The Deferred Action for Childhood Arrivals program – commonly referred to as DACA – was implemented after then President, Barack Obama, signed an executive order protecting the rights of children who were brought to the United States illegally as children by their parents. The program gained immediate critics, mostly over the fact that President Obama used executive action rather than seek the approval of Congress in implementing the program.
Following the change to the new administration, in 2017, then Attorney General Jeff Sessions, announced that the government was terminating the DACA program. The same day, the acting Secretary of Homeland Security (DHS) issued a memorandum directing DHS employees to reject all initial DACA applications as well as any renewal applications. Following that decision, numerous lawsuits were filed challenging the administration’s actions to terminate DACA.
Initially, two U.S. District courts halted the government’s termination of DACA and required U.S. Citizenship and Immigration Services to continue accepting applications of individuals who had previously been recipients of DACA. A third District Court twice issued Orders striking down the termination of the DACA program.
Even with the lower court rulings, the topic of DACA remained a highly debated topic in 2018. Although Democrats and Republicans appeared to have reached a deal in 2018, the deal was withdrawn following comments by President Trump. During that time, the Trump administration petitioned the United States Supreme Court to rule on whether they had the authority to cancel the program. The Supreme Court denied the petition because the Appeals Court had not yet issued a decision on the matter.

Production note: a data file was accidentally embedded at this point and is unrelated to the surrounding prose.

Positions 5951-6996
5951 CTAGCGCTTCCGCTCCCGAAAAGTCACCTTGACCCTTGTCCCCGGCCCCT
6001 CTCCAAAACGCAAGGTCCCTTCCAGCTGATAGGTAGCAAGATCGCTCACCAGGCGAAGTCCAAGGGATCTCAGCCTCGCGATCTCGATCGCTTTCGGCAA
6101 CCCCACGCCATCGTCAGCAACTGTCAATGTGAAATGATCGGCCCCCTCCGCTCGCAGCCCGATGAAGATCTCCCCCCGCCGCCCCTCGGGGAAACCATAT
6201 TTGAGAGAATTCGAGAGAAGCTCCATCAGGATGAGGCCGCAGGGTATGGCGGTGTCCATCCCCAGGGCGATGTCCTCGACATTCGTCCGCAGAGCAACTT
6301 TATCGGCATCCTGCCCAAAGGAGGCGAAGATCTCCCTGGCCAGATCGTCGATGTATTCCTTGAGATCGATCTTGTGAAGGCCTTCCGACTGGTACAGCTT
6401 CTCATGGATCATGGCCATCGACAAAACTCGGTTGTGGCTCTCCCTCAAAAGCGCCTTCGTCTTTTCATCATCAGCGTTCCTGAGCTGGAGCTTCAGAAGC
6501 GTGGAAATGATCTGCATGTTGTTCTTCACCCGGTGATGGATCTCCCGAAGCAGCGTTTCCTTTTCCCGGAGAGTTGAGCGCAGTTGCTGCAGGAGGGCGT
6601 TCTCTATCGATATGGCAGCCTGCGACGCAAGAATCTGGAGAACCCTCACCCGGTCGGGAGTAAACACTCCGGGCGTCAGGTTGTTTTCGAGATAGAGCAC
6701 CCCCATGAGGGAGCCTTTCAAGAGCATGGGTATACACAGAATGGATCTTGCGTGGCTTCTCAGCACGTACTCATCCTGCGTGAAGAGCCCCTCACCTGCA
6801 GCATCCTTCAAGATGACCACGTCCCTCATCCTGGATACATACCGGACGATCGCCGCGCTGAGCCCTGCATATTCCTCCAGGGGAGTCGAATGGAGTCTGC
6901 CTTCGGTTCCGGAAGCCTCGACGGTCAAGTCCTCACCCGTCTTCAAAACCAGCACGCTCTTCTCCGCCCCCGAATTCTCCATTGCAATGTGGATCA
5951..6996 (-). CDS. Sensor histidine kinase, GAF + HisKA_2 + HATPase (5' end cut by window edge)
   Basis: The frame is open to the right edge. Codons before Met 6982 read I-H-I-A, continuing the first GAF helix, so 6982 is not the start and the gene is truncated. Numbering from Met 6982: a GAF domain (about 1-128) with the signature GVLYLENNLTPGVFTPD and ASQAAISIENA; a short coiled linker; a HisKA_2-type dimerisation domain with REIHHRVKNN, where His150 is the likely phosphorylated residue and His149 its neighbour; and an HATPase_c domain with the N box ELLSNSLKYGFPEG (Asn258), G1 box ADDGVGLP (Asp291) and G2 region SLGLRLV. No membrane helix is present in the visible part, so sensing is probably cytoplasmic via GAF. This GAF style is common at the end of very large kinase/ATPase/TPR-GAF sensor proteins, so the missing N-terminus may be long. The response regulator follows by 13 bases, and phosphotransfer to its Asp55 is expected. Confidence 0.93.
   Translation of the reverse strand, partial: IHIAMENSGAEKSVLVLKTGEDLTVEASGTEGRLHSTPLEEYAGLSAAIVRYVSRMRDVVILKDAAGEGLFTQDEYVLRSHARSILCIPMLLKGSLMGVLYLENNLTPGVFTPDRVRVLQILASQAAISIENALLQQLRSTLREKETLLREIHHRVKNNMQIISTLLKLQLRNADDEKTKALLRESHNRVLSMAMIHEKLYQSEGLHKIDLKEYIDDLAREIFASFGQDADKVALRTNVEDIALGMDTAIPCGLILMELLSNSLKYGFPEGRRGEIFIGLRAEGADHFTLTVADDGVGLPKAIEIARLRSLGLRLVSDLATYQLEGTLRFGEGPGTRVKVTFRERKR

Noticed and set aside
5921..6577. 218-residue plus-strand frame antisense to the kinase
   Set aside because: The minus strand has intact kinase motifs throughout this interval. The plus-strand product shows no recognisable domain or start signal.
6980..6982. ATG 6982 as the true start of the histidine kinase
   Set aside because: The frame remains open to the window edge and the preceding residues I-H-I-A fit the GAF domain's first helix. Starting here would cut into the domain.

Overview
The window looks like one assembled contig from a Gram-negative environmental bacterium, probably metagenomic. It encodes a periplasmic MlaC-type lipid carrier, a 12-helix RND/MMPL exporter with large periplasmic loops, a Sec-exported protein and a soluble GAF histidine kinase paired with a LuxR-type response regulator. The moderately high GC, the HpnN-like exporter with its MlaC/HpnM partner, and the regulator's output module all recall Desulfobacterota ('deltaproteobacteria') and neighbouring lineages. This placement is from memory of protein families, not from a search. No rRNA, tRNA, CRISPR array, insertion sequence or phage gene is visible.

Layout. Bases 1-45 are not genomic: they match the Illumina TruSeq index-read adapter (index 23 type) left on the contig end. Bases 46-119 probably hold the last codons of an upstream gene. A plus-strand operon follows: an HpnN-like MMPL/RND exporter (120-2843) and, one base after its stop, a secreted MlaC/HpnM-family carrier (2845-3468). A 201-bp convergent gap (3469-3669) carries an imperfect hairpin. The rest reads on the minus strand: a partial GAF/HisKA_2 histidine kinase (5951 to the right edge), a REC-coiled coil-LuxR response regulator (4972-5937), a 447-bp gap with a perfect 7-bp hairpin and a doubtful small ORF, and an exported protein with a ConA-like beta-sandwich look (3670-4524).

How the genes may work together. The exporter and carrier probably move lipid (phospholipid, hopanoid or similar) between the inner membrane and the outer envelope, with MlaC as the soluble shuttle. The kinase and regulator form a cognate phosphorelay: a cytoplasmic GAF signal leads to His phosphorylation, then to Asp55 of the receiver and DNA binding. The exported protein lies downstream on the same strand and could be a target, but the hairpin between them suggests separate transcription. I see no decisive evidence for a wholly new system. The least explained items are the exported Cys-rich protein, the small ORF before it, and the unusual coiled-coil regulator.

Following the rejection of the petition, the decision of the lower court was appealed to the U.S. Court of Appeals for the Ninth Circuit, who ruled in favor of striking down the termination of DACA. The ruling acknowledged that the President does have powers to alter the policies of earlier administrations, but to do so, they would need to provide a rationale for doing so. The Ninth Circuit held that the Trump administration’s reasoning did not withstand scrutiny. Just this past May, a second federal appeals court issued a similar ruling.
Before the justices left for their summer break, the court agreed to hear the appeal from the Ninth Circuit along with two others in which appeals Courts have not yet ruled. The administration seeks to argue that the implementation of the DACA program by the Obama administration was an unconstitutional use of executive authority. In support of their argument is a Fifth Circuit case which previously ruled against President Obama holding that another program, Deferred Action for Parents of Americans and Lawful Permanent Residents (or DAPA) was unconstitutional.
Following the death of Justice Anotonin Scalia in 2016, the Supreme Court deadlocked 4 to 4 on the appeal of that Fifth Circuit’s ruling, leaving its decision in place.
The oral arguments for the DACA case will be heard at some point of the Supreme Court’s next term which begins in October. During that time, Congress will still be working to pass legislation protecting DACA. If so, any decision by the Supreme Court would be deemed moot. Because any decision will likely take some time by the Justices of the Supreme Court, it is very likely that DACA will remain a major topic in the upcoming 2020 election.
If you or a loved one is a DACA recipient and concerned about your status or theirs, it is important to consult the guidance of an experienced New York immigration lawyer who will inform you of your legal rights and available pathways to citizenship. The lawyers at Bretz & Coven, LLP are experienced in handling various immigration matters, including those that relate to DACA
. For more information or to schedule a consultation
at our New York City or New Jersey law office, call (212) 267-2555.